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Carmen Ramos Appointed Chief Curator of National Gallery of Art

Carmen Ramos Appointed Chief Curator of National Gallery of Art

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Carmen Ramos Appointed Chief Curator of National Gallery of Art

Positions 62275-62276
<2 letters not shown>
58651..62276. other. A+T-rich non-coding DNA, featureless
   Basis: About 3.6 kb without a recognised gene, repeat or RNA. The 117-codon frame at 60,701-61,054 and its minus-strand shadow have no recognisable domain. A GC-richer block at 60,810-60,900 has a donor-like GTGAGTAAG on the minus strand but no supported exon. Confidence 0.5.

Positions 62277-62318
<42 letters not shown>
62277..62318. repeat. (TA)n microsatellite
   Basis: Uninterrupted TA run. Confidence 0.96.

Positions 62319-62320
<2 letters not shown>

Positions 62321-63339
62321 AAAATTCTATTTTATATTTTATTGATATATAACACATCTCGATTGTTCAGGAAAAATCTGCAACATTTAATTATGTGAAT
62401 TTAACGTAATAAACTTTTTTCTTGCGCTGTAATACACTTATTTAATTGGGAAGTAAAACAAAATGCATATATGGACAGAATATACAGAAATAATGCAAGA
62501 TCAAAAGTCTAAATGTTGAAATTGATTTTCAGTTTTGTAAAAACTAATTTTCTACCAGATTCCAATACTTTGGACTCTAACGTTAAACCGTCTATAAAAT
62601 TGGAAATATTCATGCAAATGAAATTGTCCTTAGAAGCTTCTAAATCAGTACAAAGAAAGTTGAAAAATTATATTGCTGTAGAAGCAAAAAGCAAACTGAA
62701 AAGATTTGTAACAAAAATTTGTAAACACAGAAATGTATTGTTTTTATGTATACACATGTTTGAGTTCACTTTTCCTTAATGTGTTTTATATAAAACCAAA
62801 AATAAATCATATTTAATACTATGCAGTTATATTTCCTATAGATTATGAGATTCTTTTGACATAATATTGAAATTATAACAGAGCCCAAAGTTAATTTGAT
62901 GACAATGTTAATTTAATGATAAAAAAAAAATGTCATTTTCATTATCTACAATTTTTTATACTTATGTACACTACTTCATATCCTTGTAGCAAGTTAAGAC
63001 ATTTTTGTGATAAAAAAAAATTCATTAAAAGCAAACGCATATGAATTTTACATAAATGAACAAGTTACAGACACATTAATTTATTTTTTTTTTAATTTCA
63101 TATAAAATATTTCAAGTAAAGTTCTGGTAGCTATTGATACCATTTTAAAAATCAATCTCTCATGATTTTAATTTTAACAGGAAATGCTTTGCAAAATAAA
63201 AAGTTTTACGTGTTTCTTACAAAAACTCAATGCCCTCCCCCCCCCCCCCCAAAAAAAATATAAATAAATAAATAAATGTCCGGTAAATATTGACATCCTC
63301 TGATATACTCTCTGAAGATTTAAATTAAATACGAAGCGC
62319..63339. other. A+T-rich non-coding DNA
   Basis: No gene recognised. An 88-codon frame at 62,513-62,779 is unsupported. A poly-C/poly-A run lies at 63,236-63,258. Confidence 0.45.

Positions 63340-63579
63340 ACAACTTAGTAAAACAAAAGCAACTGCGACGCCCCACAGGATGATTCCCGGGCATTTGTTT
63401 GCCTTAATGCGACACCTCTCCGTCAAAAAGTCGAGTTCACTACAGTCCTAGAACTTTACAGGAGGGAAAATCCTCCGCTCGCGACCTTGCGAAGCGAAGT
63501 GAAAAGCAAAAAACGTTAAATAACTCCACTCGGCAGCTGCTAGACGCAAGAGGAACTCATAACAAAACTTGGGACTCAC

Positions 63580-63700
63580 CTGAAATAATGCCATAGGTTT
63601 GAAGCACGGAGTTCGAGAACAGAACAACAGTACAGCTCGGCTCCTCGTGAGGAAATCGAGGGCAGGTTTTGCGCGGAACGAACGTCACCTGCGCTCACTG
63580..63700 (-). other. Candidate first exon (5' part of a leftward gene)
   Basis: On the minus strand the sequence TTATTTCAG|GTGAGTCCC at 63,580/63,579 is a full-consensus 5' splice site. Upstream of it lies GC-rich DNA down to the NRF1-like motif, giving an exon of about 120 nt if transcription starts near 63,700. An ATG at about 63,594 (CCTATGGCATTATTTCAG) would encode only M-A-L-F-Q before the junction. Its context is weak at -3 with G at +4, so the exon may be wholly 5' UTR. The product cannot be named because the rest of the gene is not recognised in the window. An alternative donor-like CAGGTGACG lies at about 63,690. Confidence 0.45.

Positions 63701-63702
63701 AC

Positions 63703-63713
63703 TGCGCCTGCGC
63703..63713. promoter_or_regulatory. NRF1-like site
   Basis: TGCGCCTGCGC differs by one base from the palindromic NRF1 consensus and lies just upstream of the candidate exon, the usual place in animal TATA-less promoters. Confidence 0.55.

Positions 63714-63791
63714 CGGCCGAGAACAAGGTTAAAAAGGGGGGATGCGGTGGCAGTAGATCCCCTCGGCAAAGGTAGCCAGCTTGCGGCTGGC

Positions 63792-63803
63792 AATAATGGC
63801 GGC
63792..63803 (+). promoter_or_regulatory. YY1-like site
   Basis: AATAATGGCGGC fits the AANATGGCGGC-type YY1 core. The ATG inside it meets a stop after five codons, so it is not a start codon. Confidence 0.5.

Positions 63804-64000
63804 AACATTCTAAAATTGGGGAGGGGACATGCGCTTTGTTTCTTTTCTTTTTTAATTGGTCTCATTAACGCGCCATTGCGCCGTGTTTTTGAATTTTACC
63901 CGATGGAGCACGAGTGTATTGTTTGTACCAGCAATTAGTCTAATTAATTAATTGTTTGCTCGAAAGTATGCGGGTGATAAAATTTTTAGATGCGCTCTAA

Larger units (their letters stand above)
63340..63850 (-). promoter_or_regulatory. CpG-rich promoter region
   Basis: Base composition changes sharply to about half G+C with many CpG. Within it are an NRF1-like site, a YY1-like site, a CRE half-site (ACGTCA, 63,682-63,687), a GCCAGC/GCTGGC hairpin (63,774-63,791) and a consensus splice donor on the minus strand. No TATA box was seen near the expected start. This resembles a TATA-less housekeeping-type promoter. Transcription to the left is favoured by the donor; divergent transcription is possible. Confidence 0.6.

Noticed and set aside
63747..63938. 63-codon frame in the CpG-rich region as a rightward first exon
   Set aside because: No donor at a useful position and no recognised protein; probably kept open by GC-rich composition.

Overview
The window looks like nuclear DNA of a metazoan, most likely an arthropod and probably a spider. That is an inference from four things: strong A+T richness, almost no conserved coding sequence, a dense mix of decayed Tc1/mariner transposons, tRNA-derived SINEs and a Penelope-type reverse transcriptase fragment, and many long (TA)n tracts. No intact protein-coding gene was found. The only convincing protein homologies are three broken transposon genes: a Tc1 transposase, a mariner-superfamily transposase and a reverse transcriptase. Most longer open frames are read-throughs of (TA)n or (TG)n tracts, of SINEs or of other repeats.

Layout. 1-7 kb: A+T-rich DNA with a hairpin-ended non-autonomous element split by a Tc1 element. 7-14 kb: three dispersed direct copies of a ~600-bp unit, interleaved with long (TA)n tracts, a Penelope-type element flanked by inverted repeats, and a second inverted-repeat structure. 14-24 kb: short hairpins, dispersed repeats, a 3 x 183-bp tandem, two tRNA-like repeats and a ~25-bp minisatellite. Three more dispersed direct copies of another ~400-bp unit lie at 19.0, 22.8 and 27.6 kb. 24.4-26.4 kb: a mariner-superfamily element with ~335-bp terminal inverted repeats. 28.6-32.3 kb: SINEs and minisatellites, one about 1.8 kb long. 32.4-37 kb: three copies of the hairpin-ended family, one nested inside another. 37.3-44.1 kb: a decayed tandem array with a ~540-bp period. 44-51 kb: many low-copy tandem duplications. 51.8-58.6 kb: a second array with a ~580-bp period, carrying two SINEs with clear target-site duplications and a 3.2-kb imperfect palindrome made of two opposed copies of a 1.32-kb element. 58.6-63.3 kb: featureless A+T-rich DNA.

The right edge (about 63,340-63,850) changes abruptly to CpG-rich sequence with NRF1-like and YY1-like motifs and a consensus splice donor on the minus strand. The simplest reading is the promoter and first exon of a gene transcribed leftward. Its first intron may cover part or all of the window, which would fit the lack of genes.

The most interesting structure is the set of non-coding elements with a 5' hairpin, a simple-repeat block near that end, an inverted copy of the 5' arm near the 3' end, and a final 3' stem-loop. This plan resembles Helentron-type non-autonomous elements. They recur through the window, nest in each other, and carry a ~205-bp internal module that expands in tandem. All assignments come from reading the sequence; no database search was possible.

The National Gallery of Art (NGA) in Washington, DC, has named E. Carmen Ramos—currently acting chief curator and curator of Latinx art at the Smithsonian American Art Museum—as its chief curatorial and conservation officer. Ramos, who will assume her new role in August, will be the first person of color and the first woman to occupy the position.“E. Carmen Ramos brings two decades of experience as a museum curator and leader, a record of significant award-winning projects, and a deep commitment to scholarship,” said NGA director Kaywin Feldman, in a statement. “She is widely admired in the field as a visionary leader and as a scholar. We look forward to collaborating with Carmen at this exciting moment in the National Gallery’s history—as we are launching a reimagined visual identity and brand that aims to reflect and reach our audiences with warmth, relevant exhibitions and engaging content.”Ramos holds an MA and a Ph.D. in art history from the University of Chicago, as well as a bachelor’s degree in art history and psychology from New York University. Before coming to the Smithsonian, she worked as an assistant curator at the Newark Museum of Art in New Jersey. While at the Smithsonian, she increased its holdings of Latino art and curated exhibitions elevating the work of Latin Americans, including “¡Printing the Revolution! The Rise and Impact of Chicano Graphics, 1965 to Now,” currently on view; “Tamayo: The New York Years” and “Down These Mean Streets: Community and Place in Urban Photography” (both 2017); and “Our America: The Latino Presence in American Art” (2013).“I am honored to join the National Gallery at this transformative moment in our nation’s history, when museums are recommitting themselves to deeper inclusive practices, collections and exhibition,’’ Ramos said in a statement. “It is important that we continue to expand the boundaries of art history, making sure our scholarship reflects a fuller and more complex picture of our nation and world.”

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